An oil on canvas depicting The Craven Heifer, Britain's fattest ever cow, is to auction at Bonhams London on January 29. The Craven Heifer, which has been given a presale estimate of £3,000-5,000 ($4,800-$8,100), was painted by an unknown artist following its commission in 1811.
The original inspiration for the painting, a real life heifer bred and (over) fed by Reverend William Carr, became something of a national treasure during her lifetime, touring the country with her second owner, John Watkinson, and developing quite a following.
The Daily Mail reports Alistair Laird, director of paintings and prints at Bonhams, as commenting: "The Craven Heifer was so big that a special door twice the width of the other cows had to be built to get her in and out of the cow shed.
"A huge number of prints were made from the original painting which led her to become very famous.
"It was quite common for famers to commission paintings of oversized animals to advertise advances in breeding techniques."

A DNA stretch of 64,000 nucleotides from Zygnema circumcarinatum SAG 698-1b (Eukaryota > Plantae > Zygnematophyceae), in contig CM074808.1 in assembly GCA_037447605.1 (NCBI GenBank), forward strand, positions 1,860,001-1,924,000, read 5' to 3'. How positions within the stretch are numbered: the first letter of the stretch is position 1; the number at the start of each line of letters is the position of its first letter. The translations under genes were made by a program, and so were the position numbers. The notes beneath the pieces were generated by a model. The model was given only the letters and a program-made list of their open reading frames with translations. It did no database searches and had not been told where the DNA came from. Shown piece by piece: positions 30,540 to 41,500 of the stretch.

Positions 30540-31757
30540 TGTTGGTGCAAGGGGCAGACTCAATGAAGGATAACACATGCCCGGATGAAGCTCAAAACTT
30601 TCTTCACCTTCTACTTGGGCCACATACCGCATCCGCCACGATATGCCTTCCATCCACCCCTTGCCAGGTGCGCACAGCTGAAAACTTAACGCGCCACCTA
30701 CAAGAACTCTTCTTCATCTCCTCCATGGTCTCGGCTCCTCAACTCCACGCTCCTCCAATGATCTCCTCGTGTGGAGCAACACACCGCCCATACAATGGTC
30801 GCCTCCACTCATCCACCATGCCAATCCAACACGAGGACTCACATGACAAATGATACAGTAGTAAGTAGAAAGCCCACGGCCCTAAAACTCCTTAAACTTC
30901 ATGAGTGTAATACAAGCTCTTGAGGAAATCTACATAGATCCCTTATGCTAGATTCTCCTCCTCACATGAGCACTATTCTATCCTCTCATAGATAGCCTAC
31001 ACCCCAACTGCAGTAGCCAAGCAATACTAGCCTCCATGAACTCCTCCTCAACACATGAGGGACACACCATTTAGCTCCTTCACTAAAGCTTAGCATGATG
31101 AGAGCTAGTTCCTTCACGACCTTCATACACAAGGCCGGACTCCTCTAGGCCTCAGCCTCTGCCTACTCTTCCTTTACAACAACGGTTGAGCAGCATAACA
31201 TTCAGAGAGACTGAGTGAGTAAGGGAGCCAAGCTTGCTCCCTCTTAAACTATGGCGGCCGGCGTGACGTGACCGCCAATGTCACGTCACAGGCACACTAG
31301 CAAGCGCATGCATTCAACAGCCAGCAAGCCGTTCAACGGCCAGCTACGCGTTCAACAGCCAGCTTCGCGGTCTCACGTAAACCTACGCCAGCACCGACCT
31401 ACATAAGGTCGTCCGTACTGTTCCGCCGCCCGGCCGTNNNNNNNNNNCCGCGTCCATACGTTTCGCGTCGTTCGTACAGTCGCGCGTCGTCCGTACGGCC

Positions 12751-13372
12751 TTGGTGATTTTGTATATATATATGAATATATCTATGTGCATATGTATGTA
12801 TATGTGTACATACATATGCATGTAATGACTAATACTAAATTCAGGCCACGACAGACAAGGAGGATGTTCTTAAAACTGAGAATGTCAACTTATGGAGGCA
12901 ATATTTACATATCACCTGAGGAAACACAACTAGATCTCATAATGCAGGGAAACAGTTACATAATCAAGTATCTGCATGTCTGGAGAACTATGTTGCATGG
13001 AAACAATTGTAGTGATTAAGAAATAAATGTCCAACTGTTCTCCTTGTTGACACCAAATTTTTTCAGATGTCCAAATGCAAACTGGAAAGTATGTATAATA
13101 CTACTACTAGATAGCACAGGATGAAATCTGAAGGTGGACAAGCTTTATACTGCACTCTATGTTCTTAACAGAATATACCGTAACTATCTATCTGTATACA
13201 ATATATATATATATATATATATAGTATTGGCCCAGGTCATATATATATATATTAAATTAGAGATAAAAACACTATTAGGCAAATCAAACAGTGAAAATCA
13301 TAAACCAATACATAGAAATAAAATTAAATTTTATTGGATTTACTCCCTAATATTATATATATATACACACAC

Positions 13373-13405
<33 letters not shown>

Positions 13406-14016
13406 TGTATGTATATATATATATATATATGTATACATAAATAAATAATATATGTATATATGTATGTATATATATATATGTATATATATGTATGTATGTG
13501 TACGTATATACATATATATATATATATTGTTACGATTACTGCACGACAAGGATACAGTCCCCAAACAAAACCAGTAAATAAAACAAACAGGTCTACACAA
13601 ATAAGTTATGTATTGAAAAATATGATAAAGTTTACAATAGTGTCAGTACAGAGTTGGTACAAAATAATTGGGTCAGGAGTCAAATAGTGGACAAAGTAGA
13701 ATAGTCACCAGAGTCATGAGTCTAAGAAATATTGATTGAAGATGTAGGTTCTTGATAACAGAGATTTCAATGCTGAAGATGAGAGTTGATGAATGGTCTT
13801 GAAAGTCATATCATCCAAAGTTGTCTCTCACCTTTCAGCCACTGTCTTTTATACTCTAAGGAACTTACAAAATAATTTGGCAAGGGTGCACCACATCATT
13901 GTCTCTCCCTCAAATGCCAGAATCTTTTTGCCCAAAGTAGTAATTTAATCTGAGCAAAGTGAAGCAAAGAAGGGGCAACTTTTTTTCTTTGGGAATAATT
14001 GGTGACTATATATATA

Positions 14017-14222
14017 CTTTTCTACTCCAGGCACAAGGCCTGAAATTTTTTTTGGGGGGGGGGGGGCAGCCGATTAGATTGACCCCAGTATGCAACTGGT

The heifer, which lived for just five years, weighed 312 stone. Her record for heaviest cow in Britain remains intact to this day.
Other novel items also set to appear at auction over the coming months include an unusual painting of George "The Coachman" Stevenson - the boxer whose death provoked the regulation of bare knuckle fighting in Britain - which carries a $24,000 top end estimate ahead of its January 29 appearance, and an 18th century sex manual, which is due to cross the auction block in Edinburgh on Wednesday (January 16), with a £400 ($642) high estimate.
Here at Paul Fraser Collectibles, we also have a range of investment grade items that are sure to provoke a response, including this exceptional and fascinating collection of Albert Pierrepoint memorabilia, which includes casts of Pierrepoint's hands and face.
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